I have been attempting to up the percentage of fresh fruits and veggies that our family, but especially the kids, consume. Luke and I tend to eat a variety, but the kids tend to get sticky-stuck in their starchy rut. So the other night for dinner, I made what I thought were two of their favorites — cucumber arame salad and bok choy salad.
As it turns out, they both loved the arame salad as usual, but weren’t fans of the sprouted mung beans I put into the bok choy mix. They did eat a bowl each, as well as significant portions of the cuke-aame salad, so I’m not complaining.
Since I’ve also been brainstorming about good foods I can make ahead for days we’re on the road, I wanted to test out fresh roll leftovers. With cheers ringing in my ears, I set out all the stuff to make the rolls. I made 12, thinking everyone could have 2, and we’d have some left for lunch the next day. However my little gobblers gobbled the entire batch up at dinner, so my leftover experiment will have to wait for another day. I was able to form another hypothesis tho — my kids will eat loads of veggies if they’re wrapped in a delicate rice wrapper! I’ll report back on the test results soon.
We get these at places like Pho Mai in Middletown or Pho Boston in the same plaza as the pungent wonderful Asian grocery store A Dong in West Hartford, off New Britain Ave. The first time I went there, I was transported back to Chinatown in Boston, thanks to the stunningly similar, er, aromatic ambience.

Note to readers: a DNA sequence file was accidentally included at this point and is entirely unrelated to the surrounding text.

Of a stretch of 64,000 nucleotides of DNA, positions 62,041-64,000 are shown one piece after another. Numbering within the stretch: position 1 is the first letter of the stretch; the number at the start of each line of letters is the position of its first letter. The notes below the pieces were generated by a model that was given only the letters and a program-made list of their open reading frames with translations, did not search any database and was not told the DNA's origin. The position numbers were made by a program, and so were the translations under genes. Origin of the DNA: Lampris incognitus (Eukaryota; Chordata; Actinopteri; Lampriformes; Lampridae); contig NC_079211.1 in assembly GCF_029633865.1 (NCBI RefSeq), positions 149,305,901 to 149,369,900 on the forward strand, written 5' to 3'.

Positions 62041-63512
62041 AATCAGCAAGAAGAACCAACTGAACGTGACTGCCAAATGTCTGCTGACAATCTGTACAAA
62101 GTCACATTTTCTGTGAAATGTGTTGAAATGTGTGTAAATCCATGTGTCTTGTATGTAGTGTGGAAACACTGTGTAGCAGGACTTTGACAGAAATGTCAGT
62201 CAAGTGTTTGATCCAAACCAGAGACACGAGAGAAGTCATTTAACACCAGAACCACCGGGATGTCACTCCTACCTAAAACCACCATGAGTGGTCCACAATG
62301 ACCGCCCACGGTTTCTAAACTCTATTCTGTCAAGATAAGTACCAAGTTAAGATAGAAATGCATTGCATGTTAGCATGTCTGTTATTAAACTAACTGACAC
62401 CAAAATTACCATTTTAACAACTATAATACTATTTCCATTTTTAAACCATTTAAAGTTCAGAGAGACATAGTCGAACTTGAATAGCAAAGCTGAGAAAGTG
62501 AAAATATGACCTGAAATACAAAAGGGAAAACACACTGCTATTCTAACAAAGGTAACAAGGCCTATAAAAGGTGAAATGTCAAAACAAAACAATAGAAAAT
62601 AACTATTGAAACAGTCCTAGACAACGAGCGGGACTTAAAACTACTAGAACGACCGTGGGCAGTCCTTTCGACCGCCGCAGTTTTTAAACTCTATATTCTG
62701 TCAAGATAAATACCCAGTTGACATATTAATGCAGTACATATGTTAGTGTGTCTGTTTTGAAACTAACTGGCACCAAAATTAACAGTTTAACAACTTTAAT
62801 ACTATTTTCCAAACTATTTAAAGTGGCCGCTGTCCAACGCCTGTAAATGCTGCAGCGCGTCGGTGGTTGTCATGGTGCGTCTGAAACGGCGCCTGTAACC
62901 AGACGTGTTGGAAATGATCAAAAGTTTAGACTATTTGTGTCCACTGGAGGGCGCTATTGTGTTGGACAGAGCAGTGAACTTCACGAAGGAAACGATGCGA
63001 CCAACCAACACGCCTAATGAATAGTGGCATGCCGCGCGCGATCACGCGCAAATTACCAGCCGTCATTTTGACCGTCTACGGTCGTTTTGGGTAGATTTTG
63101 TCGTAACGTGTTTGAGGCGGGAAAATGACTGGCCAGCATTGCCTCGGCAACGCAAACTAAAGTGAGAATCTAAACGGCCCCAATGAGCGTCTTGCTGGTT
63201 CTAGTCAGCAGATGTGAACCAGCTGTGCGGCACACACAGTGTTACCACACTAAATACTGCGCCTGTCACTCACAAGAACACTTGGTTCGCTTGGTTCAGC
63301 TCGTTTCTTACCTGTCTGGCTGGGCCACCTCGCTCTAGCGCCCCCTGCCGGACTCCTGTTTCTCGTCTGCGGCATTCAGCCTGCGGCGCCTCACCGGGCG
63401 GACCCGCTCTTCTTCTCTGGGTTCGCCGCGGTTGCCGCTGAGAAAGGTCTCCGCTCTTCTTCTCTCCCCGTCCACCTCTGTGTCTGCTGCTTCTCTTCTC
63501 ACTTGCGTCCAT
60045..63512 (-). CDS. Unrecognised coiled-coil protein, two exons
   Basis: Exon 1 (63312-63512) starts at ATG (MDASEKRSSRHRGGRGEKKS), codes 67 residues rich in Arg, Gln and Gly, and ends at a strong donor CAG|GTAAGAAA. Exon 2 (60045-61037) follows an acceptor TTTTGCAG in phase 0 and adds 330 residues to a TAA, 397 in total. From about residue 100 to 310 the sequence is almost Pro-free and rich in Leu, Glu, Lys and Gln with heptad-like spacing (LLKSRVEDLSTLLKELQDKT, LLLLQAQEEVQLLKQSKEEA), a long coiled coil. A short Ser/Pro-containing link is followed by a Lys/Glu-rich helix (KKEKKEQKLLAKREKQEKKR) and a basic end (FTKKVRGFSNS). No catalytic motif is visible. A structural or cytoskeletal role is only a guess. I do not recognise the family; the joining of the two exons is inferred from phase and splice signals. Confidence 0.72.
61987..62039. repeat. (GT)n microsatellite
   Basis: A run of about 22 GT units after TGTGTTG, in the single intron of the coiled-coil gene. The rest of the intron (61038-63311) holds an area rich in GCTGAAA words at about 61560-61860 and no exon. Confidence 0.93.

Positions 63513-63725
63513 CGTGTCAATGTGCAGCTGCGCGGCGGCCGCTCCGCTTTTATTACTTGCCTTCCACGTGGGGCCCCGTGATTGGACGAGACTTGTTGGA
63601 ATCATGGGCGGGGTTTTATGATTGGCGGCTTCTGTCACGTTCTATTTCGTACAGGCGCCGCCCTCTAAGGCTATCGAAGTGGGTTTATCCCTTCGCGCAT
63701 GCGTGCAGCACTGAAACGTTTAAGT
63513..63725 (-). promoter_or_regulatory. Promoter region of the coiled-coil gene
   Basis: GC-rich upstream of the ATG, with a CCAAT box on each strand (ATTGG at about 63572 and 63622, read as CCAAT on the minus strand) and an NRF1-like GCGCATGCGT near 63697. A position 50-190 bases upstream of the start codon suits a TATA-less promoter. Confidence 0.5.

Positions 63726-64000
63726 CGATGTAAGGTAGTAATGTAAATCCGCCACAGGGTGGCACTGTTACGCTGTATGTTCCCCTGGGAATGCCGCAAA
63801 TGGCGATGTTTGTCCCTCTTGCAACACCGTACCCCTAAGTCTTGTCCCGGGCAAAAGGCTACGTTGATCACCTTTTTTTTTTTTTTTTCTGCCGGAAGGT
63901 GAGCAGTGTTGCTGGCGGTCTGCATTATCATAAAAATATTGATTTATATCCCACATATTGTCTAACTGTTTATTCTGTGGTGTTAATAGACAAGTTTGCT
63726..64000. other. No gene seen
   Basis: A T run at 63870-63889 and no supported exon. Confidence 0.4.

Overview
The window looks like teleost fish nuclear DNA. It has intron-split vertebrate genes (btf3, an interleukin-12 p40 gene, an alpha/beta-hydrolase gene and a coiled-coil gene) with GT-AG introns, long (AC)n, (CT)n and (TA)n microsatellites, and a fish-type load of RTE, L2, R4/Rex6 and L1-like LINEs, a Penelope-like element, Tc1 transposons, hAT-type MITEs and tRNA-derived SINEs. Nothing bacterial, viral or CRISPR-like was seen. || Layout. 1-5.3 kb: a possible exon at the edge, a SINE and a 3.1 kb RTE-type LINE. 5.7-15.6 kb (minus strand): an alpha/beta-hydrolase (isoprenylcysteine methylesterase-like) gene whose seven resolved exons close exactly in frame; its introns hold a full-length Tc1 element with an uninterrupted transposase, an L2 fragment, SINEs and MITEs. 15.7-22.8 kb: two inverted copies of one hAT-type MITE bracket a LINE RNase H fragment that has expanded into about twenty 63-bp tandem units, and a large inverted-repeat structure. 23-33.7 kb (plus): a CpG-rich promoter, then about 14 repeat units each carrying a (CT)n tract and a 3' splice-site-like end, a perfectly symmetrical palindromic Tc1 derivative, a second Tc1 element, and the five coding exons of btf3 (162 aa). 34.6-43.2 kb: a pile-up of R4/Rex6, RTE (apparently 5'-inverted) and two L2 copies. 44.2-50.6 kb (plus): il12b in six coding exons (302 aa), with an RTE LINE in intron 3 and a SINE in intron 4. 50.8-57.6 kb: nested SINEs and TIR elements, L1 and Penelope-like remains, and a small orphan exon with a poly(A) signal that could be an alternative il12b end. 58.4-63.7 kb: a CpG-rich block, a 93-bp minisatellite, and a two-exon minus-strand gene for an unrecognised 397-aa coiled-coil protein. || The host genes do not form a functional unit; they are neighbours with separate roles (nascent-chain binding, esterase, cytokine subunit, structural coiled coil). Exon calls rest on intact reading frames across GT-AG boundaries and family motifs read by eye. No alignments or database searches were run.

Usually the rolls have rice vermicelli, sliced fried tofu, thai basil and/or cilantro and maybe some lettuce. I had the noodles out on the counter, but spying the vibrant green sprouts in the playroom, I decided to swap starchy noodles for some buckwheat lettuce. I would like to try sunflower shoots next time but didn’t have any that were ready to cut yet.
Fresh Rolls with Hoisin Sauce
- rice wrappers
- shredded carrots
- buckwheat lettuce
- thai basil
I used a Hoisin Sauce recipe I found at high on health, but would tweak the recipe the next time using less tamari and more sweetener. And maybe molasses. I’d have to play with it and didn’t have time as everyone was sitting before I got to the sauce. The kids didn’t care for this really salty sauce, and ate them plain. I drizzled it over the bok choy salad and that was pretty good, but I ended up rinsing out the leftovers since it wasn’t a big hit.
The fresh rolls took me a few tries before I got the knack, but they end up being pretty easy to make. I had heard that you were supposed to dip the stuff, flat wrappers in a bowl until they softened, but when I did this, i ended up tearing them. What has worked best for me is to dip them or run them under water, and put them on my rolling surface (usually a plate) while very wet but still stiff. They soften as I add the veggies and by the time I’m done, I can wrap them up, much as I do a burrito — bottom up over the veggies, then each side, then roll up until the top flap is wrapped up.
These used to seem like such an effort for me, so I don’t make them very often. But this time, the sprouts took just a second to cut, the carrots just a minute to shred in the food processor, and once the avocado and tomato are sliced I was good to go. I didn’t have any more cukes on hand, but we have also added julienned cucumber or really thin round slices (which look pretty if used as the bottom layer so that they end up pressed against the wrapper once it’s done), and finely shredded cabbage also brings a nice sweetness to the rolls. If you wanted to make them completely raw or didn’t have a chance to pick up rice wrappers, you can use the outer cabbage leaves, swish chard or collards. You can blanch the latter to make it more pliable.
Do you make fresh rolls? What do you put inside? And what do you use to dip them in?